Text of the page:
The group is very aware of jazz history which is made clear in the Waukee performance: The gig’s playlist consists of lots of reminiscences and tributes for the late greats when you look at titles like For Jackie and Abe and a Fullish Feast, For Sirone (of course a bass solo), For Tony Williams (a drum solo), For Trane’s 84th HBJC, Not Quite Midnight or More Monkin’ in Evidence. But this does not mean that they act like an old couple, it is just the opposite – a fountain of youth. Another almost forgotten gem of 2012.

Saturday, April 27, 2013

Weekend Roundup: 4-27-13

By Dan Sorrells

Anne Guthrie & Richard Kamerman – Sinter (Erstwhile, 2013) ***

Sinter is a haunting mix of processed field recordings and electronics. It’s an album that deftly slithers between the familiar and uncanny, a solidifying mass of city sounds, tiny ultra-amplified noises, and huge electronic crescendos that might actually be rushing trains or planes lifting into the sky. Occasionally, the sound of people humming or singing rises through the din, and the listener can’t be certain of whether the voices were later added or were chance encounters within the captured environments. Some tracks are less interesting than others, but Sinter is worth consideration for the lengthy closing track alone. “Several or Many Fibers” hums along with a eerie momentum, like it’s pulling you along a dark forest trail or into a secluded tunnel. It’s the sound of twilight, conspiracy theories, Lovecraftian cosmic horror. Recommended.

Kristoff K. Roll & Daunik Lazro – Chants du Milieu (Creative Sources, 2013) ****

Chants du Milieu sounds like Daunik Lazro playing himself down through the nine circles of Hell. The duo of Kristoff K. Roll create electroacoustic environments that sound like field recordings of imaginary places or dreams, with Lazro’s baritone pushing through as though he’s there, playing from the sidelines of a slightly unsettling dream that’s just too interesting to wake up from. Lazro is fully present in grating, blustery form, never anything less than passionate, and for a few moments in the title track, achingly beautiful. The range here is dizzying, the gravelly tone of Lazro’s saxophone the only constant in a shifting field of familiar and unfamiliar noises.  A fascinating, disorienting 40 minutes of music.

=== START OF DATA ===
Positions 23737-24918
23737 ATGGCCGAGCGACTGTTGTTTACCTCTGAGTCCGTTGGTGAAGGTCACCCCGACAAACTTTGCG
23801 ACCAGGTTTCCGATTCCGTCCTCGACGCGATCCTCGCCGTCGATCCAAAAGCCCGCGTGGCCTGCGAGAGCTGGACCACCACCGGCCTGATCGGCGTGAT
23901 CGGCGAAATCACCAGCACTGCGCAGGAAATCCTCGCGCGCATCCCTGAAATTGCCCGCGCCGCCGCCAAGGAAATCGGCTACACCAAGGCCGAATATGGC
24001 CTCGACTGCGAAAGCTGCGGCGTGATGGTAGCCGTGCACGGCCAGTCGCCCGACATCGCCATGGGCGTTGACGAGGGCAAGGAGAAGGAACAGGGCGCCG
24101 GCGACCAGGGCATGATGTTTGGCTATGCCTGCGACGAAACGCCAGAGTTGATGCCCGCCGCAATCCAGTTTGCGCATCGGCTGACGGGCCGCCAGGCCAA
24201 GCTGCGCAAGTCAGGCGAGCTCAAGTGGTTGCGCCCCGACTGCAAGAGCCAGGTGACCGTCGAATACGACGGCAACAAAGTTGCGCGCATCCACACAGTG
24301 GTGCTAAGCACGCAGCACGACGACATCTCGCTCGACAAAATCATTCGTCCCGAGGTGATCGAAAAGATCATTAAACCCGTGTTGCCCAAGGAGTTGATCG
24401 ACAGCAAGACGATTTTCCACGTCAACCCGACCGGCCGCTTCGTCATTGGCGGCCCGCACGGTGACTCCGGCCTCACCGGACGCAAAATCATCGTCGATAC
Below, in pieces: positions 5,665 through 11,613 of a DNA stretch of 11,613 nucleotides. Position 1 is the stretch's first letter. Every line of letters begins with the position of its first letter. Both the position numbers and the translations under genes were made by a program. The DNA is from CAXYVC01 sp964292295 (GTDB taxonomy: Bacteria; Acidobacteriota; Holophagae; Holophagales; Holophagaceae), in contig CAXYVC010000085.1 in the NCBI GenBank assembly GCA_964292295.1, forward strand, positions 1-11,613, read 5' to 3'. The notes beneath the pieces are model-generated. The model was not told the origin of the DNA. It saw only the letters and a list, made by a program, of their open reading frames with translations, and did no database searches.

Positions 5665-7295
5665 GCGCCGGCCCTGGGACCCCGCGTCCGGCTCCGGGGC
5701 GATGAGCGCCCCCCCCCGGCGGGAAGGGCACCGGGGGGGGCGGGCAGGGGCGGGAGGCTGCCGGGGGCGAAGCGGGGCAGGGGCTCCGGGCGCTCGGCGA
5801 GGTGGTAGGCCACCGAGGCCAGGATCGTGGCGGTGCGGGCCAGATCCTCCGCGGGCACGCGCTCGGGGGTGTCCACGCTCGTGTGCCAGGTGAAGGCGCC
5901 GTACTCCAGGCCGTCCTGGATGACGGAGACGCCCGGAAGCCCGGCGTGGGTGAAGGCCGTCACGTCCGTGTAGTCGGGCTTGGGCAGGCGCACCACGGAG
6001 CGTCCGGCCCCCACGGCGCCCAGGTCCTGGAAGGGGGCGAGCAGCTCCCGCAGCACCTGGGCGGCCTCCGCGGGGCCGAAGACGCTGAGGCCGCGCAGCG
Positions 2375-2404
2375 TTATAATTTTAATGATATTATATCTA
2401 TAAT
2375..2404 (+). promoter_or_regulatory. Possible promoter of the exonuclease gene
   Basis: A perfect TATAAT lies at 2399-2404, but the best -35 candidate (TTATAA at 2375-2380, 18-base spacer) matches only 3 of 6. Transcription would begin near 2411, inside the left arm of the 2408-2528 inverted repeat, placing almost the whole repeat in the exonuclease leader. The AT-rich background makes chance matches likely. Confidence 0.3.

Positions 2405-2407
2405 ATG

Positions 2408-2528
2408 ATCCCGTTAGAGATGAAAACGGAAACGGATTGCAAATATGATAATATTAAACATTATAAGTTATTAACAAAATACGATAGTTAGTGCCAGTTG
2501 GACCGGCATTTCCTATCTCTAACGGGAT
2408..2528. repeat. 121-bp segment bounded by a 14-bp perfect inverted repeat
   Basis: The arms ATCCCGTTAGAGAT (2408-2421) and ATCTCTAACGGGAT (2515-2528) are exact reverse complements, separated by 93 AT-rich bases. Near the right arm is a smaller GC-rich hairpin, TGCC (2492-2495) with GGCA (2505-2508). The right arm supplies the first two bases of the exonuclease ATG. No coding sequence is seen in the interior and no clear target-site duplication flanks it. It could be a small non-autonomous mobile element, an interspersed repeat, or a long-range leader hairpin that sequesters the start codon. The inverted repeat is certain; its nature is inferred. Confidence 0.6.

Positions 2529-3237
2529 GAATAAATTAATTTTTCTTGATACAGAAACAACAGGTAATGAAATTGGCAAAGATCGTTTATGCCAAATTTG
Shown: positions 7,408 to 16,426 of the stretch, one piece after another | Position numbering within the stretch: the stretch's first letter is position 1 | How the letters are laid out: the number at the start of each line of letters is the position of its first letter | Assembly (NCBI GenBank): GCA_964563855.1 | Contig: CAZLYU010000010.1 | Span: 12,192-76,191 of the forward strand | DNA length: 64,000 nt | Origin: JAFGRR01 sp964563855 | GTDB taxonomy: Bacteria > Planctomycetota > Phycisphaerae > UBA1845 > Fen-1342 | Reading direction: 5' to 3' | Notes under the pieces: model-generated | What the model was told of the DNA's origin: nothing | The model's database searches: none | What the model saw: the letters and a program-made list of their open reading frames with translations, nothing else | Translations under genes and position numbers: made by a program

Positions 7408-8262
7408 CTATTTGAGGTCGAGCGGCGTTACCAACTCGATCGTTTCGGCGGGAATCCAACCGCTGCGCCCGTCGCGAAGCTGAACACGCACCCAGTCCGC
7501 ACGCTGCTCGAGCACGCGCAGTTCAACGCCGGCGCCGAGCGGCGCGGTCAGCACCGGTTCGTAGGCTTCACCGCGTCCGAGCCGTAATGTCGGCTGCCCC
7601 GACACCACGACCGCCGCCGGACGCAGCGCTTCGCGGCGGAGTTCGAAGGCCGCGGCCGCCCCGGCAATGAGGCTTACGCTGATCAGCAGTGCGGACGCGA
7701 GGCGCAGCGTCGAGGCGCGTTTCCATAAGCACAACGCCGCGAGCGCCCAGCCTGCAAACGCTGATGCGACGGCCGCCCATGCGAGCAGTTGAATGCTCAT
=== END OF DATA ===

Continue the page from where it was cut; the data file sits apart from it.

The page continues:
Streifenjunko – Sval Torv (Sofa, 2012) ***

Streifenjunko are a duo of tenor sax and trumpet who use extended technique as the starting point for their pulsing, ambient music, rather than as a tool for coloring more “typical” improvisation. Exactly how much of the double LP Sval Torv is improvised is not clear though, and while it definitely figures into their methodology, it seems likely that it’s used to develop material for compositions. “Våren har aldri begynt så bra” is a gorgeous piece, with a lyrical, quavering trumpet line delivered over a rhythmic sax motif. “Vexselsvev” and “Evig din” are delicious hunks of drone that showcase the incredible synergy and concentration shared by Eivind Lønning and Espen Reinertsen. A unique album, even if it is a bit of a slog to get through both LPs.

Chris Abrahams & Lucio Capece – None of Them Would Remember It That Way (Mikroton, 2012) **½

Chris Abrahams is of course best known for his work with marathon out-jazzers the Necks, but his work in other contexts often takes on a quite different hue. Here he greatly restrains himself on synthesizer, floating along with Capece’s explorations of the subtlest changes in breath and tone. There’s a lot of open space here, and a lot to miss if you don’t listen closely. Though the long pieces “Ring Road” and “Southern Patterns” raise their voices at times, only the short closer “All the Oceans Between” has much of a corporeal feel. The rest is as delicate as breath itself, even the parts that emanate from machinery that’s as far removed from breathing as one could hope to get.